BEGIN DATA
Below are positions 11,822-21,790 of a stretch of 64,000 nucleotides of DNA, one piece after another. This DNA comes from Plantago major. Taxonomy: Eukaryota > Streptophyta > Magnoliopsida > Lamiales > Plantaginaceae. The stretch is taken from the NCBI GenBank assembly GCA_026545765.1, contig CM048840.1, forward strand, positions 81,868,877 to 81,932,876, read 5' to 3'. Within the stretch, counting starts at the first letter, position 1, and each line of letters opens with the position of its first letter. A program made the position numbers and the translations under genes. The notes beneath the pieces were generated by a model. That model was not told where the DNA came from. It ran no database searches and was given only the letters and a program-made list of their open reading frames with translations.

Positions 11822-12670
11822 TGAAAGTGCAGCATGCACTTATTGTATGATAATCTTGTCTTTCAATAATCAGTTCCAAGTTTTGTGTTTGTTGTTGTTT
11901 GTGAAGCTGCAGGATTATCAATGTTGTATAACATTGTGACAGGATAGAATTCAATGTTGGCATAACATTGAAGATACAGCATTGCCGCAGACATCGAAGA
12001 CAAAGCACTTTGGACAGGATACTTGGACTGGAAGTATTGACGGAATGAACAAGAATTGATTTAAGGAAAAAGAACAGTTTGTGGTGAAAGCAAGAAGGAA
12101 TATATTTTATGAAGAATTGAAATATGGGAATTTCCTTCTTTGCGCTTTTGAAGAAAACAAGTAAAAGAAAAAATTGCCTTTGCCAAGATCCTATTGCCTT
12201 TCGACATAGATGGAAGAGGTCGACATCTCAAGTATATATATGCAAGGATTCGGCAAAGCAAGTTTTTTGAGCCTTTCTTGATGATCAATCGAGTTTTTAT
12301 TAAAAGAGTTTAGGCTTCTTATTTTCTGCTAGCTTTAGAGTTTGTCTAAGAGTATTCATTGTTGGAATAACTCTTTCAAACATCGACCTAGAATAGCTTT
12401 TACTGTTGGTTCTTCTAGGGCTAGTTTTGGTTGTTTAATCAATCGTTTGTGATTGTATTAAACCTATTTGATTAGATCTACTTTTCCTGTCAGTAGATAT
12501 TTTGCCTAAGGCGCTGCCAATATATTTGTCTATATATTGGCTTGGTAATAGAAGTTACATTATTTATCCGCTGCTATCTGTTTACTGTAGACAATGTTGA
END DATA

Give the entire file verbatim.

Below are positions 11,822-21,790 of a stretch of 64,000 nucleotides of DNA, one piece after another. This DNA comes from Plantago major. Taxonomy: Eukaryota > Streptophyta > Magnoliopsida > Lamiales > Plantaginaceae. The stretch is taken from the NCBI GenBank assembly GCA_026545765.1, contig CM048840.1, forward strand, positions 81,868,877 to 81,932,876, read 5' to 3'. Within the stretch, counting starts at the first letter, position 1, and each line of letters opens with the position of its first letter. A program made the position numbers and the translations under genes. The notes beneath the pieces were generated by a model. That model was not told where the DNA came from. It ran no database searches and was given only the letters and a program-made list of their open reading frames with translations.

Positions 11822-12670
11822 TGAAAGTGCAGCATGCACTTATTGTATGATAATCTTGTCTTTCAATAATCAGTTCCAAGTTTTGTGTTTGTTGTTGTTT
11901 GTGAAGCTGCAGGATTATCAATGTTGTATAACATTGTGACAGGATAGAATTCAATGTTGGCATAACATTGAAGATACAGCATTGCCGCAGACATCGAAGA
12001 CAAAGCACTTTGGACAGGATACTTGGACTGGAAGTATTGACGGAATGAACAAGAATTGATTTAAGGAAAAAGAACAGTTTGTGGTGAAAGCAAGAAGGAA
12101 TATATTTTATGAAGAATTGAAATATGGGAATTTCCTTCTTTGCGCTTTTGAAGAAAACAAGTAAAAGAAAAAATTGCCTTTGCCAAGATCCTATTGCCTT
12201 TCGACATAGATGGAAGAGGTCGACATCTCAAGTATATATATGCAAGGATTCGGCAAAGCAAGTTTTTTGAGCCTTTCTTGATGATCAATCGAGTTTTTAT
12301 TAAAAGAGTTTAGGCTTCTTATTTTCTGCTAGCTTTAGAGTTTGTCTAAGAGTATTCATTGTTGGAATAACTCTTTCAAACATCGACCTAGAATAGCTTT
12401 TACTGTTGGTTCTTCTAGGGCTAGTTTTGGTTGTTTAATCAATCGTTTGTGATTGTATTAAACCTATTTGATTAGATCTACTTTTCCTGTCAGTAGATAT
12501 TTTGCCTAAGGCGCTGCCAATATATTTGTCTATATATTGGCTTGGTAATAGAAGTTACATTATTTATCCGCTGCTATCTGTTTACTGTAGACAATGTTGA